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The Cambridge History of English and American Literature in 18 Volumes (1907–21). rn VOLUME XVII. Later National Literature, Part II.

XIV. Travellers and Explorers, 1846–1900

§ 23. War with the Sioux

While the pioneers were pouring into the West, exterminating the buffalo for hide-and-tallow profits, described by W. T. Hornaday in The Extermination of the American Bison (1889), and dispossessing the Plains Indians generally, the latter became restless and unruly. Under the spell of their crafty “medicine” priest, Sitting Bull, the Sioux were greatly disturbed. The army was ordered to compel their obedience and in 1876 made a determined move expected to crush the Indians. General Crook was defeated in one of the first encounters; and a few days later General Custer was annihilated with his immediate command. The Sioux were superior in numbers and in arms. The courage of Custer was of no avail.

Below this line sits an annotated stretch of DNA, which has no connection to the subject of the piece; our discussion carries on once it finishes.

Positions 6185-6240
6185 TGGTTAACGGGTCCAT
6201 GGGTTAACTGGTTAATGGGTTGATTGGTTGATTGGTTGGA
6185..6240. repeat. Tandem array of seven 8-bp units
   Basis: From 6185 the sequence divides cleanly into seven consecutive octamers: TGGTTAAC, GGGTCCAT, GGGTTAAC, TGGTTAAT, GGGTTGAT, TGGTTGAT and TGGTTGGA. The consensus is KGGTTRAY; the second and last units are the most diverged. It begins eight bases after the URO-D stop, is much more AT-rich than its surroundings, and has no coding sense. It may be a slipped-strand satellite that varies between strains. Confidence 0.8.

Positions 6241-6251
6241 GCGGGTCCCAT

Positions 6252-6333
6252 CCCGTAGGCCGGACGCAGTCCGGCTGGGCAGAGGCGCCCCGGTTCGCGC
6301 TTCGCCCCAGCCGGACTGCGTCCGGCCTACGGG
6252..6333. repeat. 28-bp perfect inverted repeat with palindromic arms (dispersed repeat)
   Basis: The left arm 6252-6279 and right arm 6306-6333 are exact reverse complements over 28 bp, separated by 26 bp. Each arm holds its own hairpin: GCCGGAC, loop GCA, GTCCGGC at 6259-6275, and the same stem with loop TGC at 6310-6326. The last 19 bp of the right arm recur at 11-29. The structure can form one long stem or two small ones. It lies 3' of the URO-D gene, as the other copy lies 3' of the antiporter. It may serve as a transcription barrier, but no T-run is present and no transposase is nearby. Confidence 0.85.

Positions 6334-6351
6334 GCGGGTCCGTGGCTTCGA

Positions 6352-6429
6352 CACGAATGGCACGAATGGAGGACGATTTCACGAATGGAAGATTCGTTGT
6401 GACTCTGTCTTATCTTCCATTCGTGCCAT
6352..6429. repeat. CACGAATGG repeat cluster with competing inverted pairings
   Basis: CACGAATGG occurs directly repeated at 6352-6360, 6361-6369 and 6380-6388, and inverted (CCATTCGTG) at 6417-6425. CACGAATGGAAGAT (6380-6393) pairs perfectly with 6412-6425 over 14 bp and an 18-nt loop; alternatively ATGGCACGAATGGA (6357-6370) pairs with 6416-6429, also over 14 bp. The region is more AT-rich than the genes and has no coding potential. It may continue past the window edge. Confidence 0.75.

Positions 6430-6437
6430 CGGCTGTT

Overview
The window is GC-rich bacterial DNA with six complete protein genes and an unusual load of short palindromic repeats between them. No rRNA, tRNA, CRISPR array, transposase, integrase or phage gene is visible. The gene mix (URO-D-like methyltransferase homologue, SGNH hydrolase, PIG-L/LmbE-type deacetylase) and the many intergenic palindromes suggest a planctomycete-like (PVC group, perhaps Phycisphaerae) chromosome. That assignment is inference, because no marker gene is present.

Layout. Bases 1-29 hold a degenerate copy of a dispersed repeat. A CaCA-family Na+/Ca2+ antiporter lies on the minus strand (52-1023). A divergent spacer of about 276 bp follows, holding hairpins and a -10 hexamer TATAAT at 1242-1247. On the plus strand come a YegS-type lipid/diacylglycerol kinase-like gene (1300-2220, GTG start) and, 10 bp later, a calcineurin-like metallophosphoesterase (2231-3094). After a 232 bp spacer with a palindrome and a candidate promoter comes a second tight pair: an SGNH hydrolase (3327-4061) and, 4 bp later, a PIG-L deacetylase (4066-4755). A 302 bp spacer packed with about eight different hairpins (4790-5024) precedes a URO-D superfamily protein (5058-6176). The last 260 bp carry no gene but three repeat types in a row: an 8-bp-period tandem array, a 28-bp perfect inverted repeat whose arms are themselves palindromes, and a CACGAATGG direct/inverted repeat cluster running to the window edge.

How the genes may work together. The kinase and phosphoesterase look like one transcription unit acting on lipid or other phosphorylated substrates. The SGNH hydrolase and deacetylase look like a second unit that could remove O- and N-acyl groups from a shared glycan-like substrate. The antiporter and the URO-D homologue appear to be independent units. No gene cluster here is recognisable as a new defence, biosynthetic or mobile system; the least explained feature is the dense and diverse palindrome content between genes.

Custer wrote My Life on the Plains (1874) and a number of articles for The Galaxy. General W. B. Hazen, who had a quarrel with Custer, privately published Some Corrections of “My Life on the Plains” (1875). Frederick Whittaker wrote a Complete Life of General George A. Custer (1876), full of details, and the whole written in a painstaking way. A large amount of information given in an exceedingly pleasant manner is found in the books of the General’s widow, Elizabeth Bacon Custer: Boots and Saddles, or Life in Dakota with General Custer (1885); Tenting on the Plains, or General Custer in Kansas and Texas (1887); Following the Guidon (1890). Mrs. Custer also wrote the introduction for George Armstrong Custer (1916) by Frederick S. Dellenbaugh. There was comparatively little trouble with the Sioux Indians after the massacre of Custer, for even they seemed to be impressed by its horror; just as the Modocs were when they destroyed the attacking troops—afterwards Scar-faced Charley said his “heart was sick of seeing so many men killed.”